By Penny Starns and Penny Legg
Escaping the Blitz is the story of the biggest social upheaval in British history.
In a single stroke, children were uprooted from their close-knit families and replanted in unfamiliar and sometimes hostile surroundings. Over the course of three days beginning on 31st August 1939, three and a half million vulnerable adults and children were evacuated from cities to rural areas.
In the first three days of the aptly-named Operation Pied Piper over one and a half million children were evacuated from towns, cities and seaports deemed by the government to be most at risk of enemy bombardment: Edinburgh, Glasgow, Newcastle, Leeds, Liverpool, Manchester, Birmingham, Portsmouth and London. From London alone, 240,000 children were evacuated. Children were uprooted from their homes and taken to places of near-safety, most notably to rural communities, to live with complete strangers. Mothers and expectant women were also evacuated, as were some 23,000 civil servants, who found themselves working in spa towns or along the coast, away from the danger of an expected blitz. This massive undertaking, in three waves in 1939,1940 and 1944, the biggest migration the country has ever known, was a planned event, but what led to the government taking such a step?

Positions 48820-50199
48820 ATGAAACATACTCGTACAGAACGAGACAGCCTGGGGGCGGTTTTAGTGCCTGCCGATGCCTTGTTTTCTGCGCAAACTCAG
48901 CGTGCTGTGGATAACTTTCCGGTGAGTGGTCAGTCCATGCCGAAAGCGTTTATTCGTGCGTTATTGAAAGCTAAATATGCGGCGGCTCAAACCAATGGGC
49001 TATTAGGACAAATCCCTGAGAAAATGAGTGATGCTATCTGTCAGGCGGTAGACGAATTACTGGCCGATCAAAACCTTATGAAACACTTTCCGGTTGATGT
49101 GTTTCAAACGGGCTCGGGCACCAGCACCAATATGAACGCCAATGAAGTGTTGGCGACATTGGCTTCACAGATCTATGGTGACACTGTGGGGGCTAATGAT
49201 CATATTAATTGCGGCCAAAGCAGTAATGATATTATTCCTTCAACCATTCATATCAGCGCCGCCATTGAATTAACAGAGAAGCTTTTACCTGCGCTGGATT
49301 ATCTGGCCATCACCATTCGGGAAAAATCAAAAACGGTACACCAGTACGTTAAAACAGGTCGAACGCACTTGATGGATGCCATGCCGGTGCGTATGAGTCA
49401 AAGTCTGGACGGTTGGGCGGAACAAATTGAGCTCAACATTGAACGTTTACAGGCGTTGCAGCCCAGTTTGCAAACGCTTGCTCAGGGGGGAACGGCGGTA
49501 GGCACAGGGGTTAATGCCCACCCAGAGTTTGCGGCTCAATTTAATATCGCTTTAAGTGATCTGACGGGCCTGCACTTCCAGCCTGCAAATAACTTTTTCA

Evacuation policy violated the child’s right to be with family and community, and from that basic violation all other rights were denied. In some cases, evacuation even violated the right to life, since there were children who died as a direct result of evacuation. Some of those who were evacuated to Bath, for instance, died as a result of bombing. Others died as a result of neglect, ill-treatment or a lack of supervision in the reception areas.
By 1943 the Ministry of Agriculture and Fisheries considered children to be a vital component in Britain’s food production industry. They remained so long after the war had ended. Moreover, although some evacuees were lucky enough to have positive and uplifting encounters with their host families, others less fortunate suffered physical, emotional and sexual abuse. This book aims to reveal the myths and mayhem which accompanied the three waves of wartime evacuation and document the experiences of evacuees in their own words.
This book not only explains the governments evacuation policy but also contains true experiences of those that were evacuated together with unique ‘QR Codes’ (above) which can be easily scanned on a phone or tablet linking you to video files of those interviewed.
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